The last few years have seen a frequent favourite on the UK spam radar, the HMRC Tax Refund Email. Perhaps we are all a bit sensitive about tax issues, but each time around the media seems to pick up on the emails and make a little bit of a stir about them. But what is the big deal from a spam perspective?
Typically, switched on recipients are going to know that it is spam, and a scam for all the usual reasons; HMRC unlikely to have email address; unlikely to email regarding a refund; has bad links to odd domains in body of message; perhaps not looking quite right; perhaps contains mis-spelled words or grammatical errors. So given that logic and entry level common sense should reveal such emails to be fake, why do spammers bother with them or at all?
Sadly a small percentage of people lack the skills to spot the queues given and question what is in front of them and it is these trusting people who tend to get taken for a ride. They are few and far between, but with the cost of mass emailing millions of people so low, sooner or later any spammer scammer is going to find enough victims to make it financially worth while.
Let’s do the post mortem on one of the latest HMRC refund scam emails and see how we can untangle it into the reality of what it is – spam and a scam. We will start from the top and then go sufficiently deep into the guts of the mail to really get a handle on the origin and how it has gotten to arrive with you.
First of all, who is likely to get one of these emails? The truth is anyone who currently gets a reasonable level of spam. Spammers buy, sell, swap, scrape and trawl the internet for lists of email addresses, so chances are you are already a spam target. Oddly enough, your ISP or email providers spam filtering may be so good that much of this rubbish never reaches you. The side effect to this is that when a spam message actually makes it through and in to your inbox, you may be more inclined to trust it!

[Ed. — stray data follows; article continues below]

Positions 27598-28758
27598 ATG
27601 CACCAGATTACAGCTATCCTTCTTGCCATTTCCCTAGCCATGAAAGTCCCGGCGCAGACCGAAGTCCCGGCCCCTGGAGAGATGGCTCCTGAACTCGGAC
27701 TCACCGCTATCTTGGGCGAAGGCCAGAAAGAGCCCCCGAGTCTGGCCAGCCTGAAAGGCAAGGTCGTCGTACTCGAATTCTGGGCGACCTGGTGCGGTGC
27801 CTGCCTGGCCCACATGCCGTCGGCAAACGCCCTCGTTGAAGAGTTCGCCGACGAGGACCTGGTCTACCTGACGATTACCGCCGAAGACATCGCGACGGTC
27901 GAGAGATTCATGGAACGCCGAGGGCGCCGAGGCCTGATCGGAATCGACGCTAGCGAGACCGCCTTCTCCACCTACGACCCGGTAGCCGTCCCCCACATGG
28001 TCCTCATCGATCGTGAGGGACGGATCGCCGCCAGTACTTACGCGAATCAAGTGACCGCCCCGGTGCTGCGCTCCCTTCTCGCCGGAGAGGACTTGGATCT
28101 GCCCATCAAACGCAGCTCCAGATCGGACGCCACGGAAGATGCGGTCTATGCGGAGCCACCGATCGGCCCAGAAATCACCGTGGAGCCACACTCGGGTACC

Let’s take a look at typical HMRC Refund scam mail in a typical client. I’m using Evolution in Ubuntu here:
Initially it looks plausible enough – but before diving right in to claim your refund, think about the basic mechanics of it. At any point have you actually given HMRC your email address? We may live in a bit of a ‘big brother’ society but I don’t think it would be very likely that HMRC would use detective like skills to hunt out your email address and share this good news with you! Some cynics may even suggest that HMRC are more likely to LOSE your personal data, rather than find it. In a nutshell, for many people it fails the basic test; “I’ve never given them my email address.”